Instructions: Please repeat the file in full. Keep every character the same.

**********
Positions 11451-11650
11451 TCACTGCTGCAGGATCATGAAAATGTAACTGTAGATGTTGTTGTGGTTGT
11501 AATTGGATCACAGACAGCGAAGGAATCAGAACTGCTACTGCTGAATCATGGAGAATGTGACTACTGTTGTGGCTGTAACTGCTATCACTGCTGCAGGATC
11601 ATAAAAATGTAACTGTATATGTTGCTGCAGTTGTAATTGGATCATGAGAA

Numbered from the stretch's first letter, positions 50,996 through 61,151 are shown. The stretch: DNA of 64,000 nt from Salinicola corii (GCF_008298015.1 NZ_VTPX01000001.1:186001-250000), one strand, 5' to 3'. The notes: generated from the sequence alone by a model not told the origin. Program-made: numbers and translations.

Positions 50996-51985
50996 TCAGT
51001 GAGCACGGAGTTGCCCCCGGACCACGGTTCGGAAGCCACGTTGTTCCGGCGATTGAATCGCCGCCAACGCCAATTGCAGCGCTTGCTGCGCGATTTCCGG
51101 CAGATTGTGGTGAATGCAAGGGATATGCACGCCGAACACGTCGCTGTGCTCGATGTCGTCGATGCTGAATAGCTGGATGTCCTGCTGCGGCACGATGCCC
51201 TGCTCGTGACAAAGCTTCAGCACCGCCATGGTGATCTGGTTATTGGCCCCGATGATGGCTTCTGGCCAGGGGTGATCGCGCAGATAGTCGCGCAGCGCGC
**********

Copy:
Positions 11451-11650
11451 TCACTGCTGCAGGATCATGAAAATGTAACTGTAGATGTTGTTGTGGTTGT
11501 AATTGGATCACAGACAGCGAAGGAATCAGAACTGCTACTGCTGAATCATGGAGAATGTGACTACTGTTGTGGCTGTAACTGCTATCACTGCTGCAGGATC
11601 ATAAAAATGTAACTGTATATGTTGCTGCAGTTGTAATTGGATCATGAGAA

Numbered from the stretch's first letter, positions 50,996 through 61,151 are shown. The stretch: DNA of 64,000 nt from Salinicola corii (GCF_008298015.1 NZ_VTPX01000001.1:186001-250000), one strand, 5' to 3'. The notes: generated from the sequence alone by a model not told the origin. Program-made: numbers and translations.

Positions 50996-51985
50996 TCAGT
51001 GAGCACGGAGTTGCCCCCGGACCACGGTTCGGAAGCCACGTTGTTCCGGCGATTGAATCGCCGCCAACGCCAATTGCAGCGCTTGCTGCGCGATTTCCGG
51101 CAGATTGTGGTGAATGCAAGGGATATGCACGCCGAACACGTCGCTGTGCTCGATGTCGTCGATGCTGAATAGCTGGATGTCCTGCTGCGGCACGATGCCC
51201 TGCTCGTGACAAAGCTTCAGCACCGCCATGGTGATCTGGTTATTGGCCCCGATGATGGCTTCTGGCCAGGGGTGATCGCGCAGATAGTCGCGCAGCGCGC